Good on co-chief stipendiary steward Ross Neal and his team for lining jockeys up after Saturday's farcical $55,000 Marton Cup.
Jockeys were told the ridiculously slow pace was unacceptable.
The stewards' report stated: "Following the running of the Marton Cup stewards addressed all riders with regard to the excessively slow pace exhibited in this particular race and several other races of recent times, where such occurrences have resulted in trailing runners over-racing and jockeys being placed in difficulties. All riders were reminded of their obligations with respect to the stewards' expectations when leading races."
Absolutely. We don't want to see staying races end up being sit-and-sprint affairs like they have been in Sydney for more than a decade.
But where are the guidelines? What are the stewards' expectations?
Okay, extremely broadly, it's to set a reasonable pace. But that's subjective.
On Saturday, Jonathan Riddell set a walking tempo on topweight Spiro until Opie Bosson came around and set up a bit better speed on Cassini before he too took the race back to a crawl.
The stewards' statement mentions "obligations with respect to stewards' expectation".
The only obligation jockeys have is to try to win the race for their mount's owner(s), trainer and those who have backed the horse.
And there is no doubt one trick is to set as slow a pace as possible to disadvantage the horses further back in the field.
The results of a huge percentage of races are tempo-related.
So there is a problem. Horror of horrors, if Riddell and Bosson go out at Trentham on Saturday and set a similar pace, what can stewards do about it?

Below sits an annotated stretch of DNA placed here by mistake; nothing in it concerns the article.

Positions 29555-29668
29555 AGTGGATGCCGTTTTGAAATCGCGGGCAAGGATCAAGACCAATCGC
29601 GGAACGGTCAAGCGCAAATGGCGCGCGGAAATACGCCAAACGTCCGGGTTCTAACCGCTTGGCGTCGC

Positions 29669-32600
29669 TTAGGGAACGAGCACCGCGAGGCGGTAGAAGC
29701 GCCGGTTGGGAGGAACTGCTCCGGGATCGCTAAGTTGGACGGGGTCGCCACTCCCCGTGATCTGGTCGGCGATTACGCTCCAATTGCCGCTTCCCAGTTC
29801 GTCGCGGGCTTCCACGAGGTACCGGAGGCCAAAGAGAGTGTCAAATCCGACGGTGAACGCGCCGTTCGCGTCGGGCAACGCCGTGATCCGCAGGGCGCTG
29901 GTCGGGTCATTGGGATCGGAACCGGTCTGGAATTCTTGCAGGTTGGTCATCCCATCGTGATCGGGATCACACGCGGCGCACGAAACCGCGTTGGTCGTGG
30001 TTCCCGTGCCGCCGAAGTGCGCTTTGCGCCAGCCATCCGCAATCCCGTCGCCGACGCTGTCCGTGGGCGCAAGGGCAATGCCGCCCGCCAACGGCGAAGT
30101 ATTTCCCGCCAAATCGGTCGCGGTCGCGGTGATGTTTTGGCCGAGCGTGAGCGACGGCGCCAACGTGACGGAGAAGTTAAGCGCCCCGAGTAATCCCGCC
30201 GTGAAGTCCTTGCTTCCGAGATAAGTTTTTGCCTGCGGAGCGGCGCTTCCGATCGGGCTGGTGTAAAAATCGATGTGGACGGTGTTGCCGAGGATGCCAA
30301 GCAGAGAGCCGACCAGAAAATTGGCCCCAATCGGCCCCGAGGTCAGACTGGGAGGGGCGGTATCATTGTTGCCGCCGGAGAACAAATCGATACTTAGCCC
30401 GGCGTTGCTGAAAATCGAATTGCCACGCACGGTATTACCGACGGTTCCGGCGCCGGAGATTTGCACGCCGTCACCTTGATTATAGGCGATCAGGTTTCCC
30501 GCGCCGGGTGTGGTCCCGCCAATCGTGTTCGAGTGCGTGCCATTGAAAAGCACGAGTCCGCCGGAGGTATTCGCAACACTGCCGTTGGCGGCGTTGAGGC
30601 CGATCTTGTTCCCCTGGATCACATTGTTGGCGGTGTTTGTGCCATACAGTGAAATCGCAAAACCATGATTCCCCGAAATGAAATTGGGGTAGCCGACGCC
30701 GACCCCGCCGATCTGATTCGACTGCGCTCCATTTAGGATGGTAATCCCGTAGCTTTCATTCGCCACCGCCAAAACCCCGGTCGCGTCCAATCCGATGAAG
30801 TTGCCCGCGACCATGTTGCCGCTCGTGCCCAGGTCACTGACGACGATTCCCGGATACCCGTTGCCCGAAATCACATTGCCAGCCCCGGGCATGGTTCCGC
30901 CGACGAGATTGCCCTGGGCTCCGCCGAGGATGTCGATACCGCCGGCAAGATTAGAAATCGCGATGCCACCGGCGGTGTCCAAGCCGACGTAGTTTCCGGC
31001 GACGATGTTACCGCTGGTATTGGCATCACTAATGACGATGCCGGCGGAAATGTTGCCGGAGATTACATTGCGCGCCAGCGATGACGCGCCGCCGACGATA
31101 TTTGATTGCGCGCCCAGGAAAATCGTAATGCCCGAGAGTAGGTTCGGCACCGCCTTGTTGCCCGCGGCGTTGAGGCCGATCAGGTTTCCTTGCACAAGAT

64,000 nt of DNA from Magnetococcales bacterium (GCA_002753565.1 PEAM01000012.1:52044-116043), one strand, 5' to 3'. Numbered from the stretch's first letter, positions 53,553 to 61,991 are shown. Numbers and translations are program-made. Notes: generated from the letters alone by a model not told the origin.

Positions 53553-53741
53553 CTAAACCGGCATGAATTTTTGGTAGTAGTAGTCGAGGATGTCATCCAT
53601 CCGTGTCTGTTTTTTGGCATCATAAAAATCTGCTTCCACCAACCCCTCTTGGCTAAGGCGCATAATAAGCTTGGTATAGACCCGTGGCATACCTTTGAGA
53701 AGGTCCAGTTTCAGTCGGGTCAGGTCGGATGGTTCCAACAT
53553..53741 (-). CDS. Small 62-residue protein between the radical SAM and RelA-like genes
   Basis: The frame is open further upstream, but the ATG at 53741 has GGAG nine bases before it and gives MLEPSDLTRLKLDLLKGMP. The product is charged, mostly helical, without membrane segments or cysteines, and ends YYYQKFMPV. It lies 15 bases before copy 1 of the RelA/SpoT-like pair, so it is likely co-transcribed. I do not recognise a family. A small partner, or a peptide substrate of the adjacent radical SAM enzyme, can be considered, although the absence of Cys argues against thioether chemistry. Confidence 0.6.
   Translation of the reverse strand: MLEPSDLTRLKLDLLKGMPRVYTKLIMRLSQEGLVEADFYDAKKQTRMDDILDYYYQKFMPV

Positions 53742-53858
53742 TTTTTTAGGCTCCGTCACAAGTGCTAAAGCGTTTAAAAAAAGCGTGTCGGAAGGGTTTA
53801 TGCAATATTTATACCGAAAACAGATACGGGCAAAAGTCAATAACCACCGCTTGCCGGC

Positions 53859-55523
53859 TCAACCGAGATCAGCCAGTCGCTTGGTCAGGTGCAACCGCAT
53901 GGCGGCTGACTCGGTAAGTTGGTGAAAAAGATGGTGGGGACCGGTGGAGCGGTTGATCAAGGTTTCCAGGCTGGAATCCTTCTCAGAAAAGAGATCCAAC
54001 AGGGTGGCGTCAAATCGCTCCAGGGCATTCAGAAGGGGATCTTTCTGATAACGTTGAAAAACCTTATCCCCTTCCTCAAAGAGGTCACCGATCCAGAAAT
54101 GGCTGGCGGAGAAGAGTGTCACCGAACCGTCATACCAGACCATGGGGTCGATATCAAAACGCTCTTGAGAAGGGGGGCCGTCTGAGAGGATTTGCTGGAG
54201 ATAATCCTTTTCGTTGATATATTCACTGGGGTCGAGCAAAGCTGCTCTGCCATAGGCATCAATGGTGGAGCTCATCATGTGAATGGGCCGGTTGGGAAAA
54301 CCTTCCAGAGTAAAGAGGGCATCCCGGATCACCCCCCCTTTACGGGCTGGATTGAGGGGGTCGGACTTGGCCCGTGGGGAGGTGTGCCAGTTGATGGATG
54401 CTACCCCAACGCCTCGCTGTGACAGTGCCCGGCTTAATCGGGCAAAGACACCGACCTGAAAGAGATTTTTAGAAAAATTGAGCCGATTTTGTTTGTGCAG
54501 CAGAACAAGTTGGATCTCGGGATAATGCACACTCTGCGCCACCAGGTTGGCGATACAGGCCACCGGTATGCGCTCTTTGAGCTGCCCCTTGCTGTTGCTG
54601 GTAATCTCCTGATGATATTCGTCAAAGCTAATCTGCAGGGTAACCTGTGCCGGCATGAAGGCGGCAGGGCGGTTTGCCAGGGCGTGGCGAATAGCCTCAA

Can they charge those responsible, and if so, with what rule? Perhaps it would require stewards themselves setting an upper-limit time for staying races on each raceday once the track has been raced on.
It's not an easy problem to solve.
Meanwhile, Ransomed became the Wellington Cup favourite with his win in the Marton Cup.
He looked inconvenienced by the slow pace but overcame that.
Jason McLachlan achieved something his late father Bruce couldn't by winning the Magic Millions Guineas on Saturday with Saluter.
Bruce McLachlan won the Magic Millions Classic three times during his illustrious career but never trained a winner of the Guineas.
It was left to Jason to win the Guineas with Saluter and his first thoughts after the race were for his father, who died soon after Phelan Ready's Golden Slipper win in 2009.
"I hope Dad is watching because this is a race he always wanted to win so I've been able to do it for him," McLachlan said.
McLachlan was confident Saluter ($15) with Damian Browne on board would be competitive in the Guineas despite the presence of Sizzling, Driefontein and No Looking Back.
-additional reporting AAPBy Mike Dillon Email Mike